The functions of spoken language are interactional and transactional. The primary intention of the former is to maintain social relationships, while that of the latter is to convey information and ideas. In fact, much of our daily communication remains interactional. Being able to interact in a language is essential. Therefore, language instructors should provide learners with opportunities for meaningful communicative behavior about relevant topics by using learner-learner interaction as the key to teaching language for communication because "communication derives essentially from interaction" (Rivers 1987:xiii).

Communication in the classroom is em-bedded in meaning-focused activity. This requires teachers to tailor their instruction carefully to the needs of learners and teach them how to listen to others, how to talk with others, and how to negotiate meaning in a shared context. Out of interaction, learners will learn how to communicate verbally and nonverbally as their language store and language skills develop. Consequently, the give-and-take exchanges of messages will enable them to create discourse that conveys their intentions in real-life communication.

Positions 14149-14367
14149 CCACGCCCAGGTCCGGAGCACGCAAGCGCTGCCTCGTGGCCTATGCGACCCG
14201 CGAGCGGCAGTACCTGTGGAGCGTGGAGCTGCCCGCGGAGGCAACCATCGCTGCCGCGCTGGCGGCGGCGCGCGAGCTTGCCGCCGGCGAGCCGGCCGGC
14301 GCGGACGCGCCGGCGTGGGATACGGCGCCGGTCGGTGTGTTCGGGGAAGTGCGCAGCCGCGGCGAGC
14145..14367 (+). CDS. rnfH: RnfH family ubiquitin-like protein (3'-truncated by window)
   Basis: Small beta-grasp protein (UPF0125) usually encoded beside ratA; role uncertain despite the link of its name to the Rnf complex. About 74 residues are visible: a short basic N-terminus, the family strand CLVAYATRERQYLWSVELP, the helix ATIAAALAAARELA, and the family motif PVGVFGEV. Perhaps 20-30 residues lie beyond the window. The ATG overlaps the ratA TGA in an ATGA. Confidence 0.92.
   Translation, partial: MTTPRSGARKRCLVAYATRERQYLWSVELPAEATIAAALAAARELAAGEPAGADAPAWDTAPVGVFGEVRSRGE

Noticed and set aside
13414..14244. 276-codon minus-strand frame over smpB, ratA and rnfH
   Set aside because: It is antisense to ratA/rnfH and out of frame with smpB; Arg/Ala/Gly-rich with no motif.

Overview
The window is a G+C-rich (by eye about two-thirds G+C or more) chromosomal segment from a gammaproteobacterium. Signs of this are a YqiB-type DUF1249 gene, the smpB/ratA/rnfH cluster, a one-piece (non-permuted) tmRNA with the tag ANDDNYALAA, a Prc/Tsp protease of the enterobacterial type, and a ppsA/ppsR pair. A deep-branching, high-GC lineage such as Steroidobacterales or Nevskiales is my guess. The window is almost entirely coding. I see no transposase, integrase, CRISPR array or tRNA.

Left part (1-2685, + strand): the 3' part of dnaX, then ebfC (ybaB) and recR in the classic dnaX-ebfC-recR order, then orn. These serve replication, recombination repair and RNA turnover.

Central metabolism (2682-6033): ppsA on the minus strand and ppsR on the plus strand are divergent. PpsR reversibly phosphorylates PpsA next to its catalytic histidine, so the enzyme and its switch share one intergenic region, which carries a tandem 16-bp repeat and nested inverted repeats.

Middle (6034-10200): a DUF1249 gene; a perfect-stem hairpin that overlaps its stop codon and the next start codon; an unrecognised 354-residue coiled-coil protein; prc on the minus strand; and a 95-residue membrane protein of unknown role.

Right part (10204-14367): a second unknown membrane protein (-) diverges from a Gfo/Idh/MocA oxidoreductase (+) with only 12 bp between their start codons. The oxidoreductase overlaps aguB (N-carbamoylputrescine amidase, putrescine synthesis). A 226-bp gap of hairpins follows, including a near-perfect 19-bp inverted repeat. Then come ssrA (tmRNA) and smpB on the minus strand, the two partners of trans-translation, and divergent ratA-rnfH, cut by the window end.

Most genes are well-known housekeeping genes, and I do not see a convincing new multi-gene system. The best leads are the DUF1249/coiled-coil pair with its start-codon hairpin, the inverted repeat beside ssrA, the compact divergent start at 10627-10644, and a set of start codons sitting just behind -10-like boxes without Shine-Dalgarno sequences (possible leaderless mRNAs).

Small talk. The ability to get along with people in society may correlate somewhat with how well a person can engage in brief, casual conversation with others or an exchange of pleasantries. Talk of weather, rush hour traffic, vocations, and sports events etc., may seem "meaningless," but it functions to create a sense of social communion among peers or other people. So, at the initial stage, adult EFL learners should develop skills in short, interactional exchanges in which they are required to make only one or two utterances at a time, such as:

  1. A: I hate rush hour traffic.
    B: Me too.
  2. A: Boy, the weather is lousy today.
    B: Yeah. I hope it'll stop raining.

As the learners get more experience, they will be able to use some of the simple exchanges and know how to open conversations.

Interactive activities. Since most EFL learners learn the target language in their own culture, practice is available only in the classroom. So, a key factor in L2 or foreign language development is the opportunity given to learners to speak in the language-promoting interaction. Teachers must arouse in the learners a willingness and need or reason to speak.

A possible way of stimulating learners to talk might be to provide them with extensive exposure to authentic language through audio-visual stimuli and with opportunities to use the language. Likewise, teachers should integrate strategy instruction into interactive activities, providing a wealth of information about communicative strategies to raise learners' awareness about their own learning styles so that learners can tailor their strategies to the requirements of learning tasks.